One envelope contains twice as much as the other.

Yes or no?

Yes, if and only if, you know those amounts are actually in the two envelopes.

But that is exactly what is said about the envelopes, you get no more information. In TEP you don’t get more information too. But the description:

One envelope contains twice as much as the other.

Fits the situation:
I have two envelopes with amounts X and 2X.

The rest is fantasy you add to it.

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Posted: 25 August 2012 12:30 AM   [ Ignore ]   [ # 1447 ]
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GdB - 20 August 2012 04:09 AM

But that is exactly what is said about the envelopes, you get no more information. In TEP you don’t get more information too. But the description:

One envelope contains twice as much as the other.

Fits the situation:
I have two envelopes with amounts X and 2X.

The rest is fantasy you add to it.

But, X and 1/2X also fit the description:

One envelope contains twice as much as the other.

So, it is not uniquely X and 2X.

There are two possible distinct events (X, 2X) or (X, 1/2X), not one, for any finite value of X.

Are you denying (X, 1/2X) as a possible distinct event?  smile

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Posted: 25 August 2012 02:37 AM   [ Ignore ]   [ # 1448 ]
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kkwan - 25 August 2012 12:30 AM

Are you denying (X, 1/2X) as a possible distinct event?  smile

Yes. It is just another description, given that you describe the 2 fixed amounts in the envelopes.

There are only 2 amounts, and by describing them as (X,2X) or (X,X/2) makes no difference. Of course not for the same X. If you take the same X you are describing 3 amounts, and there are just 2.

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Posted: 27 August 2012 07:35 AM   [ Ignore ]   [ # 1449 ]
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GdB - 25 August 2012 02:37 AM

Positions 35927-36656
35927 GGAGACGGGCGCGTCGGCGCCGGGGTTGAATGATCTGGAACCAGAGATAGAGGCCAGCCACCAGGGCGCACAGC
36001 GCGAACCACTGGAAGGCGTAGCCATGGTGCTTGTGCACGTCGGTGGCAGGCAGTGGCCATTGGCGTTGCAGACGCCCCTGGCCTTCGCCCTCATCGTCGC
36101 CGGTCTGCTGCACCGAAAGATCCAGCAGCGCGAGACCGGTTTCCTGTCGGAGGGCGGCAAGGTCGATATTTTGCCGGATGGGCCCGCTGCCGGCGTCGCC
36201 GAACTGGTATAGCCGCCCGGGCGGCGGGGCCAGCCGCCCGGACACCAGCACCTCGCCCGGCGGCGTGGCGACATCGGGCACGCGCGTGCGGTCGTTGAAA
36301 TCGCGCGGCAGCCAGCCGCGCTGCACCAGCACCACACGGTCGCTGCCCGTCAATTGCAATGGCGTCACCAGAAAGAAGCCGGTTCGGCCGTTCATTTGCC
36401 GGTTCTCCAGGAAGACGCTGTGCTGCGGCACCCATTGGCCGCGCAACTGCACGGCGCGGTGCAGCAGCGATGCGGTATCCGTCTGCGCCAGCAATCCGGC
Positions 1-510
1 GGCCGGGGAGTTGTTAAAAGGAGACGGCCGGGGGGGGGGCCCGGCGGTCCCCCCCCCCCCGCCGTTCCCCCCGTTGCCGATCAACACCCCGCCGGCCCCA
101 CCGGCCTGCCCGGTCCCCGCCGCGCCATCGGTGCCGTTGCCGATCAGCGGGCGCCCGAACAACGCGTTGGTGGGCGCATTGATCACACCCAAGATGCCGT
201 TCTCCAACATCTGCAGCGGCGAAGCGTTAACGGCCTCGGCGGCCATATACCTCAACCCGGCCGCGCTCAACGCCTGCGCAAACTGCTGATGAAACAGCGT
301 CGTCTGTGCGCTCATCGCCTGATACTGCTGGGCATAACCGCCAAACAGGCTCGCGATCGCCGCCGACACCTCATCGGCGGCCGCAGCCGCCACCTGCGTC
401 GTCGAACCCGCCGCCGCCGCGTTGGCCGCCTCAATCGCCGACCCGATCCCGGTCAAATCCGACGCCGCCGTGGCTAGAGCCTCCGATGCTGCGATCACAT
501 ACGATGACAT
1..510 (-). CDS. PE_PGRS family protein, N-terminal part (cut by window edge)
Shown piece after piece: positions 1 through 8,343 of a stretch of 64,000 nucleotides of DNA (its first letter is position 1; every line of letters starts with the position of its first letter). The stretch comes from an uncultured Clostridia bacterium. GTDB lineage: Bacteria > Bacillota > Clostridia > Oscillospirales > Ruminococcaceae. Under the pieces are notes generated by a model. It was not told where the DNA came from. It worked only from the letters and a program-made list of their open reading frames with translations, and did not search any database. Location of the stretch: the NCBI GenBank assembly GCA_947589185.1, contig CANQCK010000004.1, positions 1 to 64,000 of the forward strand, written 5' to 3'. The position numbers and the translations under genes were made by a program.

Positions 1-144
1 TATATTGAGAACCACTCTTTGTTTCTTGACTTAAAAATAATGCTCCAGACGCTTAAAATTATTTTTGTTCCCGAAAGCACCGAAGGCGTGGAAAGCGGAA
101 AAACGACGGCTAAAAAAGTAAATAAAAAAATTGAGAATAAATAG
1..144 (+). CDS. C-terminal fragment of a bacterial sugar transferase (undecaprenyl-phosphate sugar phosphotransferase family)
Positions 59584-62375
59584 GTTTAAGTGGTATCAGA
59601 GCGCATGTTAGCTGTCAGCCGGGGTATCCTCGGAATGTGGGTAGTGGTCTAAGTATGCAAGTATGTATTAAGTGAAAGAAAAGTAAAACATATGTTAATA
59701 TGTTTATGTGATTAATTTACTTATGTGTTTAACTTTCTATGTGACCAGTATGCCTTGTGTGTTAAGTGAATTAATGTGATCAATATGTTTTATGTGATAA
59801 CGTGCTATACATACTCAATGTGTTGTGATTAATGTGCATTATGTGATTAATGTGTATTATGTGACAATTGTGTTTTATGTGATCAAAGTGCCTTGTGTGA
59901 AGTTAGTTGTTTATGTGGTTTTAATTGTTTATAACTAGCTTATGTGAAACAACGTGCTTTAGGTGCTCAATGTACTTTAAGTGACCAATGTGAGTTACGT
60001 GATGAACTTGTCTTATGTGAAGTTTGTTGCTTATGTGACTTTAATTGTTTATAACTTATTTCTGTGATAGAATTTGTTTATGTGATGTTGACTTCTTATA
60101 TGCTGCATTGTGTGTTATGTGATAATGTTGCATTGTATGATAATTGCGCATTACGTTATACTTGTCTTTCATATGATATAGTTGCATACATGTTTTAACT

Yes. It is just another description, given that you describe the 2 fixed amounts in the envelopes.

There are only 2 amounts, and by describing them as (X,2X) or (X,X/2) makes no difference. Of course not for the same X. If you take the same X you are describing 3 amounts, and there are just 2.

It is not just another description as (X, 2X) and (X, 1/2X) are not equivalent.

(X, 2X) or (X, 1/2X) are two distinct possible events for any finite value of X.

This is because you have no definite information wrt whether (X, 2X) or (X, 1/2X) are in the two envelopes.

Hence, either (X, 2X) or (X, 1/2X) are in the two envelopes as both events satisfy the requirement “one envelope contains twice the amount in the other”.

The issue of 3 amounts is not relevant as there are only 2 amounts in each possible mutually exclusive event.

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Posted: 27 August 2012 10:38 PM   [ Ignore ]   [ # 1450 ]
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2 Amounts, one relationship.

(X,2X) and (X,X/2) represent the same relationship.

And as X is an unknown (you have no idea which amounts really are in the envelopes ((1,2) or (1234,2468))), (X,2X) and (X,X/2) are both correct descriptions of the relationship between the same 2 amounts.

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Posted: 01 September 2012 07:14 AM   [ Ignore ]   [ # 1451 ]
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GdB - 27 August 2012 10:38 PM

2 Amounts, one relationship.

(X,2X) and (X,X/2) represent the same relationship.

And as X is an unknown (you have no idea which amounts really are in the envelopes ((1,2) or (1234,2468))), (X,2X) and (X,X/2) are both correct descriptions of the relationship between the same 2 amounts.

Not quite so as you expressed it wrt the “same 2 amounts”.

(X, 2X) and (X, 1/2X) relate to 2 different distinct possible events for any finite value of X.

For instance, if X is 10, then either (10, 20) or (10, 5) are in the two envelopes.

Generally, for any finite value of X, there are 2 distinct possible events (X, 2X) or (X, 1/2X), not one.

If you only consider one possibility, then your description of the TEP is incomplete and misleading.

You can only consider one possibility if and only if you know what are actually in the two envelopes by acquaintance but, in the context of the TEP, you don’t.

Therefore, both possibilities must be considered as either one is a possible event.

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Posted: 01 September 2012 07:59 AM   [ Ignore ]   [ # 1452 ]
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kkwan - 01 September 2012 07:14 AM